2024 is shaping up to be another dynamic year for Australia’s commercial construction, civil infrastructure and engineering sectors. The CEO of Infrastructure Australia has described it as “a super-normal amount of growth”, saying the industry is planning to deliver $230 billion in major public infrastructure, 1.2 million new homes and four times the investment in clean energy infrastructure over the next five years.
The government is playing a crucial role, remaining committed to its 10-year $120 billion infrastructure pipeline, which will support the future stability and growth of Australia’s commercial construction, civil infrastructure and engineering industries.
While these sectors will continue facing challenges in 2024, the outlook remains cautiously optimistic, with many exciting opportunities on the horizon.
In this evolving landscape, smart recruitment is imperative. Part of a winning strategy includes understanding the key hiring trends for 2024, helping you stay ahead of the ball, rather than being behind it.
Here is your guide to some of these important recruitment trends for commercial construction, civil infrastructure and engineering in Australia to help inform your hiring decisions in 2024.
Headline Hiring Trends for 2024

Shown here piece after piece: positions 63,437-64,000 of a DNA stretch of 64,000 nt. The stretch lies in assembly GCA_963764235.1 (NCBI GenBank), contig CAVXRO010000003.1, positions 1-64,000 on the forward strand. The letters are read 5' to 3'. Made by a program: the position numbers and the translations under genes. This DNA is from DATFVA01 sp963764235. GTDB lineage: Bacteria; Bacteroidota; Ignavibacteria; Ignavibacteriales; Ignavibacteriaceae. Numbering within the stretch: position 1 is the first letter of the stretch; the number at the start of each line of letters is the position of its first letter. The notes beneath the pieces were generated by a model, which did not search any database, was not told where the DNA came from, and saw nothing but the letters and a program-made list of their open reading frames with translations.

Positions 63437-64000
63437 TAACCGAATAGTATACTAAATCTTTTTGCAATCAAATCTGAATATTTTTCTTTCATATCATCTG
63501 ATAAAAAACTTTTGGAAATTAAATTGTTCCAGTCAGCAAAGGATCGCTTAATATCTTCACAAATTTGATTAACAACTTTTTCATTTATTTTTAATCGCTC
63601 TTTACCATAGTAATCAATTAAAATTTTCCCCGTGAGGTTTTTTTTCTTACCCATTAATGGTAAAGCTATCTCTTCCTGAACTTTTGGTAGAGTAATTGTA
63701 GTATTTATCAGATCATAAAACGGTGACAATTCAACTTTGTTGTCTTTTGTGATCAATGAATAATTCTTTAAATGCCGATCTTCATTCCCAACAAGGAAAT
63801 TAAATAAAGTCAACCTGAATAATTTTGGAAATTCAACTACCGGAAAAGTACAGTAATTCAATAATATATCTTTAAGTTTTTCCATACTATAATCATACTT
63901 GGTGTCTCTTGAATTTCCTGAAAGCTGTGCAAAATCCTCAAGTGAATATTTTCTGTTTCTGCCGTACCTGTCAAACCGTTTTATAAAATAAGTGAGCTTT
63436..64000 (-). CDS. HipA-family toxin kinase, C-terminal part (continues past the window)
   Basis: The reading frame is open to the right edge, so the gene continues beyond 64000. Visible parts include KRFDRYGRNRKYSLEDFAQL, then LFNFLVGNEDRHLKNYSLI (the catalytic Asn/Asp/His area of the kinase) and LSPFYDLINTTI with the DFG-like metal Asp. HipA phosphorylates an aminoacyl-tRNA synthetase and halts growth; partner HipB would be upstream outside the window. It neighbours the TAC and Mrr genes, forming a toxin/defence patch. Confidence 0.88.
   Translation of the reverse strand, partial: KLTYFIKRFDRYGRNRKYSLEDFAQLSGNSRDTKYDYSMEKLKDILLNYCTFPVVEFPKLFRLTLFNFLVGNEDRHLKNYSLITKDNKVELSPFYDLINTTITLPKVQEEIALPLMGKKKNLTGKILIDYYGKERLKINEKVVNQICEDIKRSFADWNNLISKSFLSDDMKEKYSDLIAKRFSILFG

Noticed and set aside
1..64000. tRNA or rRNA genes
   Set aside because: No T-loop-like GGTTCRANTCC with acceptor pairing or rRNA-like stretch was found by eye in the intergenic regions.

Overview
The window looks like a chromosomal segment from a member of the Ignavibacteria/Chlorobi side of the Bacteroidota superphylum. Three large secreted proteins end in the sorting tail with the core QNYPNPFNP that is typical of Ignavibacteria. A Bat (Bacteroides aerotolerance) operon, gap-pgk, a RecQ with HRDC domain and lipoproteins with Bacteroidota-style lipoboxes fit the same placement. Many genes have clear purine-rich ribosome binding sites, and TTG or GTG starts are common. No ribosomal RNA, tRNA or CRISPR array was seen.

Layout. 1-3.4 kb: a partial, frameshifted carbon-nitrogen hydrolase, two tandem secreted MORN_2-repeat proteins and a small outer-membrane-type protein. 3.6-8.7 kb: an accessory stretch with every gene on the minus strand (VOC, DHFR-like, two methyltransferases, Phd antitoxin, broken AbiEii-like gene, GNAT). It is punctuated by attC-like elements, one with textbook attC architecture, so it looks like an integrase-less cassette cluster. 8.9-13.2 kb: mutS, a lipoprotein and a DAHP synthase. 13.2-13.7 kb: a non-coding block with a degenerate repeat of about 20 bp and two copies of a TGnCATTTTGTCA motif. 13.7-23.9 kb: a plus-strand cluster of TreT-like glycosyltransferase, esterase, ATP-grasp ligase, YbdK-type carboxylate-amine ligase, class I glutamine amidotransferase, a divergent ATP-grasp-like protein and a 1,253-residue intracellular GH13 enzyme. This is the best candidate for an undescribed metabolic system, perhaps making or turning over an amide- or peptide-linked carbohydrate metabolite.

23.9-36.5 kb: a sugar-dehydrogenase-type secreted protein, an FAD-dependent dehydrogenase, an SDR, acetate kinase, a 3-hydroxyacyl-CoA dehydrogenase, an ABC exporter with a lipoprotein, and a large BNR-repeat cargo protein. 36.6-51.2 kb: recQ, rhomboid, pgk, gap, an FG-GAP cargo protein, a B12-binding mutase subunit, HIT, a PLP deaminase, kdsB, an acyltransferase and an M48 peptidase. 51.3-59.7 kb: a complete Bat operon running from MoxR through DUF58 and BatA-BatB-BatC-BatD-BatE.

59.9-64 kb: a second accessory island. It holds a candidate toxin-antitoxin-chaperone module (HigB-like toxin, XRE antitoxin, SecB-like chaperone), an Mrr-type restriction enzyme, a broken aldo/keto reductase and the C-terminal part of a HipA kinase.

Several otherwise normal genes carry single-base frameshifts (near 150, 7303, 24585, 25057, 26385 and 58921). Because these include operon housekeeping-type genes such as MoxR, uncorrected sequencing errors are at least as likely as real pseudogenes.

The government’s labour market insights show the Australian construction sector grew by 12.4% over the past year, creating a total of 146,200 construction jobs, ensuring the industry retains its place as the largest employing sector in Australia. Construction is projected to grow almost 6% by 2026, taking out the fifth spot on the list of the highest-growth industries.
The civil engineering sector is also looking at considerable growth next year at a healthy 13.4%, with almost 30% of engineers employed by the construction sector. This growth isn’t surprising considering the amount of fiscal stimulus put into transport infrastructure, renewable energies and defence.
The latest Wage Price Index (WPI) shows a big movement in Australian construction wages, with a 4.3% jump this year.
Many factors have led to this boost, from skills shortages to inflationary pressures, all of which have produced ripe conditions for employees to negotiate their salaries. This resulted in a record number of salary increases this year, including a 5.75% bump to the adult minimum award wage.
While the WPI is a consistent measure of wage growth, advertised salary rates provide useful insights into the current market.